The Mindfulness Nation report warns against mindfulness being used purely as a corporate tool, stressing that mindfulness is no substitute for an appropriate workload and work-life balance:

"While it seems that mindfulness can offer real benefits for reducing stress and absenteeism, it is important to emphasise that as an isolated intervention it cannot fix dysfunctional organisations."

Mindfulness Nation Report Pg. 46


The concern is that organisations may encourage  the use of mindfulness to help their people deal with workplace stress, instead of taking steps to reduce the causes of stress such as long working hours or heavy workloads.

Mindfulness, as part of a corporate culture which supports the health and well-being of its employees, can be a very effective way to increase productivity.

For individuals, it can be a way of improving general health, with particular emphasis on mental and emotional resilience. But mindfulness, as any experienced practitioner can tell you, is not a short- term or instant solution to problems. It takes a genuine commitment to make positive change, and this can only happen by thinking about how it can benefit your people, before you think about how it can benefit your business.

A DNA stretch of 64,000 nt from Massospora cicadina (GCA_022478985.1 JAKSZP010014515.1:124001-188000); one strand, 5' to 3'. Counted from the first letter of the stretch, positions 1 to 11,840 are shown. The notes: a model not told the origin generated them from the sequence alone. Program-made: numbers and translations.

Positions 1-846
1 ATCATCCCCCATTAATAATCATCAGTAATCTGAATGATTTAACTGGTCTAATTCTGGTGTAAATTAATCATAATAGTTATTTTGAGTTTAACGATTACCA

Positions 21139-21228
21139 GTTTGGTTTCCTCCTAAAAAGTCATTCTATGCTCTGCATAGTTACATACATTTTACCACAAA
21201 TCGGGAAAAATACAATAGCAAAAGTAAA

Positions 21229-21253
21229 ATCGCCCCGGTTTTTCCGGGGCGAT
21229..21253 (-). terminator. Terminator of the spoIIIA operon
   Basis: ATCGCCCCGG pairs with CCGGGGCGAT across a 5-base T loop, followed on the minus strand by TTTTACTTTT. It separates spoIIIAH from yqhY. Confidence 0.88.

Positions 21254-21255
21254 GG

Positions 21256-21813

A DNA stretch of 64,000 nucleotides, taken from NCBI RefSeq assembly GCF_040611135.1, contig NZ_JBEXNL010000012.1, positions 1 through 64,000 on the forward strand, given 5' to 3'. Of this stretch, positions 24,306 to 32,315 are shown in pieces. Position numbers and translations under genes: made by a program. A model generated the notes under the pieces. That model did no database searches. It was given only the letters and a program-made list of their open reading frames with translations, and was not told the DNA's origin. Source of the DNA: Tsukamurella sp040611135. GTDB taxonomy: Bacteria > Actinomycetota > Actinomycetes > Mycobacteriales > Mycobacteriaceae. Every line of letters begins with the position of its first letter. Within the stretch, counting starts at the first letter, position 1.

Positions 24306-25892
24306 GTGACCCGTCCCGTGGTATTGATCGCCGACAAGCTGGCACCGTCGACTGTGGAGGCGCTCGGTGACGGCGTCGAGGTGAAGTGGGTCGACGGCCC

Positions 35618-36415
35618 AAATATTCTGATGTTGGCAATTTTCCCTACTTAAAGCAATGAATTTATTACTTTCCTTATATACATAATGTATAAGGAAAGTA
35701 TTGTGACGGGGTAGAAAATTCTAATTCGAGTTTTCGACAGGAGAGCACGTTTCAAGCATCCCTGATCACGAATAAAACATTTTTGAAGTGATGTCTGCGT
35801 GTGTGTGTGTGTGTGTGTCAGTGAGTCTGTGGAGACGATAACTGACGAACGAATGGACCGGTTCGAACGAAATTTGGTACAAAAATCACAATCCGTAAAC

At Insights we think that the practice of mindfulness makes Insights Discovery more powerful. By being mindful about the personal preferences of others, you will be able to adapt and connect with them more easily, enhancing relationships and enabling workplace harmony. The self-awareness that Insights Discovery brings can also be enhanced by mindfulness, extending to your awareness of your mind and body, so that you gain deeper levels of self-understanding.

What both mindfulness and Insights Discovery have in common beyond this is their intent; their purpose to inspire individuals to make a positive difference. When individuals are able to think and act positively, this has wider implications for their team, their organisation and society. For this reason, Insights are interested in the practice of mindfulness, and its benefits, and we’ve introduced it to our own leaders.


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1 D.S. Black 2014


3 Mindful Nation Report, October 2015


5 Mindful Nation Report, 2015. P22

6 Before the course mental health related absence days were recorded at an average of 14 days. After the course this was reduced to an average of 3 days. Rates%20One%20Year%20On.pdf

7 Examining workplace mindfulness and its relations to job performance and turnover intention. Erik Dane and Bradley J Brummel, Human Relations published online 3 June 2013.

8 Examining workplace mindfulness and its relations to job performance and turnover intention. Erik Dane and Bradley J Brummel, Human Relations published online 3 June 2013.

9 “Mind the Trap”: Mindfulness Practice Reduces Cognitive Rigidity, Greenberg, Reiner and Meiran, May 2012

10 Mindful Nation Report, 2015, Pg. 22.